Pakistan agrees to free lonely elephant Kaavan from Sri Lanka

22 May 2020 02:20 pm - 7     - {{hitsCtrl.values.hits}}

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Music icon Cher marked "ONE OF THE GREATEST MOMENTS OF MY LIFE" Thursday after a Pakistani court ordered freedom for a lonely elephant named Kaavan, who had become the subject of a high-profile rights campaign backed by the US singer.

"WE HAVE JUST HEARD FROM PAKISTAN HIGH COURT KAAVAN IS FREE," Cher tweeted, adding a string of emojis and saying she felt "SICK".

"THIS IS ONE OF THE GREATEST MOMENTS OF MY LIFE," the effusive singer continued.

The Islamabad High Court has ordered wildlife officials to consult with Sri Lanka to find Kaavan a "suitable sanctuary" within 30 days, tweeted the Friends of Islamabad Zoo, which described itself as a group of citizens concerned about animal welfare at the zoo.

Outrage over treatment of Kaavan, an Asian elephant originally from Sri Lanka, went global several years ago with a petition garnering over 200,000 signatures after it emerged he was being chained at the Islamabad Zoo in Pakistan's leafy capital.

Zoo officials later said this was no longer the case, and that he just needed a new mate after his previous partner died in 2012.

But experts have told AFP previously that without a better habitat his future was bleak, even if a long-promised new mate finally arrives.

His behaviour -- including signs of distress such as bobbing his head repeatedly -- demonstrates "a kind of mental illness", Safwan Shahab Ahmad of the Pakistan Wildlife Foundation told AFP in 2016.

Activists said he had insufficient shelter from Islamabad's searing summer temperatures, which can rise to above 40 degrees Celsius (100 Fahrenheit).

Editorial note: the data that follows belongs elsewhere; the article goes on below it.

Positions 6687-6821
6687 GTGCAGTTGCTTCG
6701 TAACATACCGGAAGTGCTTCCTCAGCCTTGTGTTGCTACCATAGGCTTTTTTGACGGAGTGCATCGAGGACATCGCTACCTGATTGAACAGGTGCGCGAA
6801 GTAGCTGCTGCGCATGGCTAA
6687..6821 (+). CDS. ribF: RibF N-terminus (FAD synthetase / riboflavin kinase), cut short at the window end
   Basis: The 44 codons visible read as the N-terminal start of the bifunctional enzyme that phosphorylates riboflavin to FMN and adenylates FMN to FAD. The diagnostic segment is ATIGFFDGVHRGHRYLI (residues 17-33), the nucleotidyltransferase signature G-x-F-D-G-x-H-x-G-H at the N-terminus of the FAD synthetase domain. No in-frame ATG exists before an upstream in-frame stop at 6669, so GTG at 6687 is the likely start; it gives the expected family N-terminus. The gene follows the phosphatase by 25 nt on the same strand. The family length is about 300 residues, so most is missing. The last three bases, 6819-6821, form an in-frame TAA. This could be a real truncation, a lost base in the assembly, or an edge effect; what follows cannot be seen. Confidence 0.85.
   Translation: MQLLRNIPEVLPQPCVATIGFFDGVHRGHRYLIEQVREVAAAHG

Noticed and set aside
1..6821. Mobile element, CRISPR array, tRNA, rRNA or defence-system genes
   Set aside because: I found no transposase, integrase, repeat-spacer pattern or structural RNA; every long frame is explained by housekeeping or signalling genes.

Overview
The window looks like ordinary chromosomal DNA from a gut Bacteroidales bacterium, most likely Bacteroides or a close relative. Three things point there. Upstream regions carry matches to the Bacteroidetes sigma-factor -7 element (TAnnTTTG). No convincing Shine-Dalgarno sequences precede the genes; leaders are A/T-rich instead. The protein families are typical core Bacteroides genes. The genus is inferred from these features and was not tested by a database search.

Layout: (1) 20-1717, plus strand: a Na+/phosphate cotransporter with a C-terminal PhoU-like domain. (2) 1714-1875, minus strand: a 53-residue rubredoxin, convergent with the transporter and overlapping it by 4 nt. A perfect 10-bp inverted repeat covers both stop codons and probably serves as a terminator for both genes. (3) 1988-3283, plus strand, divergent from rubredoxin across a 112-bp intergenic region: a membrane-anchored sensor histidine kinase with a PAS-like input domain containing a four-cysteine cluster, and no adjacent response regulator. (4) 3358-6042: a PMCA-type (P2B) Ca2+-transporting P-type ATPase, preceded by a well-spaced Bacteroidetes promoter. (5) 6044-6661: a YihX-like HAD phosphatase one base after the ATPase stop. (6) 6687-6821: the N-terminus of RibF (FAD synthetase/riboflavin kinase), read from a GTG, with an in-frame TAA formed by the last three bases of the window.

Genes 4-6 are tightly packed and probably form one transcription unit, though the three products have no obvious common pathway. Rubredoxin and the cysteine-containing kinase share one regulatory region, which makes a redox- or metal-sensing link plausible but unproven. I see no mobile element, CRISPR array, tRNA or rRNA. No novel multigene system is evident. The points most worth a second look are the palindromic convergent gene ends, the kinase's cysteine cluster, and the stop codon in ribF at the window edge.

Asian elephants can roam thousands of kilometres through deep tropical and subtropical forests, according to the World Wildlife Fund.

In contrast, Kaavan's 90 by 140 metre (100 by 150 yard) pen had almost no foliage, and only limited shade was provided.

Arriving as a one-year-old in 1985 from Sri Lanka, Kaavan was temporarily held in chains in 2002 because zookeepers were concerned about increasingly violent tendencies, but he was freed later that year after an outcry.
His mate Saheli, who arrived also from Sri Lanka in 1990, died in 2012, and in 2015 it emerged that Kaavan was regularly being chained once more -- for several hours a day.

Scores of people signed a petition sent to zoo authorities and Pakistan's then-Prime Minister Nawaz Sharif in protest.

A second petition circulated in 2016 and backed by over 200,000 animal-lovers from across the globe demanded Kaavan's release to a sanctuary.

Cher, who for years has spoken out about Kaavan's plight, tweeted her thanks to the Pakistani government, adding "it's so emotional for us that I have to sit Down". (AFP)

  Comments - 7

  • Dilum Friday, 22 May 2020 03:01 PM

    Why does Sri Lanka abet these crimes?

    Haramanis Saturday, 23 May 2020 11:27 AM

    If not for some of the zoos in the world, many species would be extinct. And some people may never get a chance to see them So there needs to be a balanced approach. Please wake up

    Sena Friday, 22 May 2020 03:03 PM

    Please FREE all the elephants from their captivity in temples. They are longing for their natural habitat.

    Bhatiya Siriwardena Saturday, 23 May 2020 08:46 AM

    Why not horses around the world used by the royal families in the UK and other countries?

    Nissanka Seneviratne Saturday, 23 May 2020 10:02 AM

    Yes those temples are political camps. Lord Buddha gave up Universal Monarchyhood in search of truth. He had only robes to cover his body and a begging bowl to beg for food. But these temples going against vinaya rules and having zoos in temple premises with the help of rogue politicians. Remember who are the politicians received elephant gifts from Ali Nihal?

    Animal Lover Saturday, 23 May 2020 08:18 AM

    JR in 1985, RP in 1990. What was JR's nephew and RP's son doing about this other than mahouting for power? Baby elephants' Karma will show up.

    Chan Saturday, 23 May 2020 09:20 AM

    We need to rethink how elephants are used for religious festivals in Sri Lanka as well. I saw several elephants at the Perahera in Colombo who were bobbing their head and a friend told me it was because of stress. Also, they need to get rid of high voltage lights on their costumes and only use battery powered low intensity lights.


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